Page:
- Currently, the Ironscales platform uses deep text and image processing, optical character recognition, and other techniques to detect and stop these kinds of attacks before they affect end users.
- The company claims that metrics and a thorough summary of the simulation testing campaign results are included in the enhanced reporting for organization visibility and improved employee awareness.
Ironscales Ltd., a phishing protection startup, has announced an update to its platform capabilities. The change is intended to strengthen defenses against the increasing phishing attacks that use images, particularly those that use QR codes.
Automation options for testing phishing simulations and advanced machine learning defenses against image-based threats are included in the Ironscales Fall 2023 version. Protection against “quishing,” or QR code phishing, business email intrusion, and image-based attacks that evade traditional language processing defenses are among the issues addressed by the upgrade.
The improvements are intended to counter the rapidly developing field of generative artificial intelligence technology, which has greatly increased the tools that threat actors can now use. In the third quarter of 2023, Ironscales data analysts noticed a startling 215% rise in image-centric phishing emails, with the usage of malicious QR codes standing out as one example.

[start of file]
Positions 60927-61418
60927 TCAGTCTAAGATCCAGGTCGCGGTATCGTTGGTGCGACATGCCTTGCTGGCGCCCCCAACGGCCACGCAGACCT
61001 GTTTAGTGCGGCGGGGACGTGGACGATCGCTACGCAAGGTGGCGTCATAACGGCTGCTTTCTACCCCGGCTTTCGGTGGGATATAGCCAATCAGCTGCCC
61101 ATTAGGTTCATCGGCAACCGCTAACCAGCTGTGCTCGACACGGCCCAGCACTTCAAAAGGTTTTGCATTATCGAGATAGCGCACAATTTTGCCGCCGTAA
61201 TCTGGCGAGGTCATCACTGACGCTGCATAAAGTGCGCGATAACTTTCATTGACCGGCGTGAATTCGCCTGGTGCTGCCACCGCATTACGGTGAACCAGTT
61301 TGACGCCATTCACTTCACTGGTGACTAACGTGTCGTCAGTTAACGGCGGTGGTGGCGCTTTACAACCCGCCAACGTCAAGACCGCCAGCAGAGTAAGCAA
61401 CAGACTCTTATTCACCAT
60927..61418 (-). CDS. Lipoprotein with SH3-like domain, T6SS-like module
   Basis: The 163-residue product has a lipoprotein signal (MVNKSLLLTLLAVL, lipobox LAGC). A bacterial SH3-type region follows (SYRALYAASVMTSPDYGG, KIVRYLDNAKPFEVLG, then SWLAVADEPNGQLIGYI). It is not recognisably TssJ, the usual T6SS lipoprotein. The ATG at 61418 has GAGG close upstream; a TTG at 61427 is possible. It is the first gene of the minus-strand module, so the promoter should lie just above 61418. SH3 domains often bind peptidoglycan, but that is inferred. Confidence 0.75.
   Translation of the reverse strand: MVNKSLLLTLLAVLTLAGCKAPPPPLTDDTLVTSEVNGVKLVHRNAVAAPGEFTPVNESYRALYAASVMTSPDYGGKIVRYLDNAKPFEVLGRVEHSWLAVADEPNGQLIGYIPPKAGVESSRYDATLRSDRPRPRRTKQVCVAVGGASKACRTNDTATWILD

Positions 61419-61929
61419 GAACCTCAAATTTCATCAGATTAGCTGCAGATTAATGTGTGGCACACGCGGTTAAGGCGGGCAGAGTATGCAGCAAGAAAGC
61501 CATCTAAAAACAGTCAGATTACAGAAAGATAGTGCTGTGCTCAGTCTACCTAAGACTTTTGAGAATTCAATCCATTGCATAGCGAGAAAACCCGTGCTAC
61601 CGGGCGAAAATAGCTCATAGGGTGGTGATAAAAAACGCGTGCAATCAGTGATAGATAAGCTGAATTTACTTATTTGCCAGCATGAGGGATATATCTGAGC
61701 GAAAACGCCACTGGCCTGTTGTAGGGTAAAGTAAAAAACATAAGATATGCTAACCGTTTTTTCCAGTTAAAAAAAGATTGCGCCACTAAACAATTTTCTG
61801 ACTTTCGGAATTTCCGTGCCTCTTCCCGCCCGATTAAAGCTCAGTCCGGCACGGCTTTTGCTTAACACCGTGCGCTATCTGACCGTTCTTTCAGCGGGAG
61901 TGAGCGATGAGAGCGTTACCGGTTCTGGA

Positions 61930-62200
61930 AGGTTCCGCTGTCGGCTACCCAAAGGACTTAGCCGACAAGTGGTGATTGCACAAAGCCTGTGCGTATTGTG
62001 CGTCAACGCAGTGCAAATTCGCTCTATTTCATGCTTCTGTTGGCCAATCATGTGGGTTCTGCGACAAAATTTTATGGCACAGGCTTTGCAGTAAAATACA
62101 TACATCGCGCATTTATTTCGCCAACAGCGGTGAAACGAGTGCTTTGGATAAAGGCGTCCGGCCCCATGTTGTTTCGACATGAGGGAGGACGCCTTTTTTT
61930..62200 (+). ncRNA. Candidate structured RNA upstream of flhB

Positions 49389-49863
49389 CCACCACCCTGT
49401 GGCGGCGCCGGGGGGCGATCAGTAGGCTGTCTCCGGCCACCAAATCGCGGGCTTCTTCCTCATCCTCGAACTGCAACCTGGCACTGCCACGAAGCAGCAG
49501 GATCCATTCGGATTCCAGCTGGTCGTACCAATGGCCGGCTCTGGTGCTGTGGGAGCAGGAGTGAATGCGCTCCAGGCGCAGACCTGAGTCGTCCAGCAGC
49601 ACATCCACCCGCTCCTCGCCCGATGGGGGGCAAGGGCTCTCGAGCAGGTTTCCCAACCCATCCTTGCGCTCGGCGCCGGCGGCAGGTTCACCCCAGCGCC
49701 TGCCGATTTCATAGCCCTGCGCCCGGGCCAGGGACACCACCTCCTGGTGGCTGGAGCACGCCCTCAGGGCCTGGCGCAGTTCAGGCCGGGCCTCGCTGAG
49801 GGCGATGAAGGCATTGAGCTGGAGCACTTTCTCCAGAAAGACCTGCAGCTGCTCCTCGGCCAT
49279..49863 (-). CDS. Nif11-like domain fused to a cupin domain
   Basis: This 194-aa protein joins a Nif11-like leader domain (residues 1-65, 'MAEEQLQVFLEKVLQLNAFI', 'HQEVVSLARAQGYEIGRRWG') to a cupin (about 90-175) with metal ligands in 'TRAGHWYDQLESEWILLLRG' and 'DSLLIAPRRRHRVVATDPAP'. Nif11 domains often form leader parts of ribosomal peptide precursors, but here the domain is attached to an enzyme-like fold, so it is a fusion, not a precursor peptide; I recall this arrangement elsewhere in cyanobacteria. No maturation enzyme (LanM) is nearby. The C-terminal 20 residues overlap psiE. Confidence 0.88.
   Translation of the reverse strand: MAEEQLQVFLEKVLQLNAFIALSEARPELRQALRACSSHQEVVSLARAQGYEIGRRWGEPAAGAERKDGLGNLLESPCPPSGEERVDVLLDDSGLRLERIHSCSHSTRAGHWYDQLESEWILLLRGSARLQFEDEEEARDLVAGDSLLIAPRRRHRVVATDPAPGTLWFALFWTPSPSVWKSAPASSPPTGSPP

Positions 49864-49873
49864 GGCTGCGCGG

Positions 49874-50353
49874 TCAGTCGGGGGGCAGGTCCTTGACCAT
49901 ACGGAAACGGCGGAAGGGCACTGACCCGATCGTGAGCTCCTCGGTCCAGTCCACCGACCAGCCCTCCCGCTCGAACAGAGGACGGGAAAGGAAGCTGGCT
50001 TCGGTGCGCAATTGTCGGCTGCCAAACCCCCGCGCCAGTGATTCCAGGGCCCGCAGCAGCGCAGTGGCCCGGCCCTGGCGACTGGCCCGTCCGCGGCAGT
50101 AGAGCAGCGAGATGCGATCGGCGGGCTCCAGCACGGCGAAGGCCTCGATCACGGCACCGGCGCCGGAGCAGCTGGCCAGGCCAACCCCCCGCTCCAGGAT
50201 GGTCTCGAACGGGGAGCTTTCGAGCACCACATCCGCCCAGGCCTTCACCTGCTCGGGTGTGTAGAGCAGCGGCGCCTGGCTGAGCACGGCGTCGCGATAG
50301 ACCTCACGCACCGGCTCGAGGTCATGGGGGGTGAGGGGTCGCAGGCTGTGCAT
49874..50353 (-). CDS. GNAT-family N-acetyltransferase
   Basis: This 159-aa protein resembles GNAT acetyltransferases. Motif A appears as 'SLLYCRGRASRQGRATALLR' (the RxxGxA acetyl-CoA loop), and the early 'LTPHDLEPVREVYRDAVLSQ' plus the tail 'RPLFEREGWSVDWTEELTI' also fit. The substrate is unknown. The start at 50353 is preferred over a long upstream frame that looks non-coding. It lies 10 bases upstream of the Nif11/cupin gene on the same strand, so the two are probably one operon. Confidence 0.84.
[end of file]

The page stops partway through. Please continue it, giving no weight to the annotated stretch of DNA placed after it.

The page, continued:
Currently, the Ironscales platform uses deep-text, image processing, optical character recognition, and other techniques to detect and stop these kinds of attacks before they affect end users. The company’s behavioral analysis framework is integrated with improved image recognition and analysis due to the additional features.
Information technology and security teams can save processing time by using a new autonomous phishing simulation testing tool that generates appropriate and timely simulation campaigns. Customers of Ironscales may automate their phishing simulation testing and save the laborious setup process, guaranteeing that their phishing simulations are based on actual email attack samples.
The company claims metrics and a thorough summary of the simulation testing campaign results are included in the enhanced reporting for organization visibility and improved employee awareness. This information can be used to compare the campaign results to industry benchmarks, identify training gaps, assess effectiveness, and improve future campaign strategy.
Eyal Benishti, Chief Executive, said, “Phishing threats are rapidly evolving in sophistication and it’s more crucial than ever for organizations to ensure their employees are trained and prepared so they can be a vital layer of defense against these attacks. Our job is to take the burden off security teams for threat detection and training of their employees. We think that our new Fall ’23 release is going to do just that.”
The last time Ironscales made headlines was when it introduced an AI tool for Microsoft Outlook that would enable users to identify and report threats. Regardless of their profession or level of cybersecurity expertise, users can identify and report new dangers using a program called Themis Co-pilot.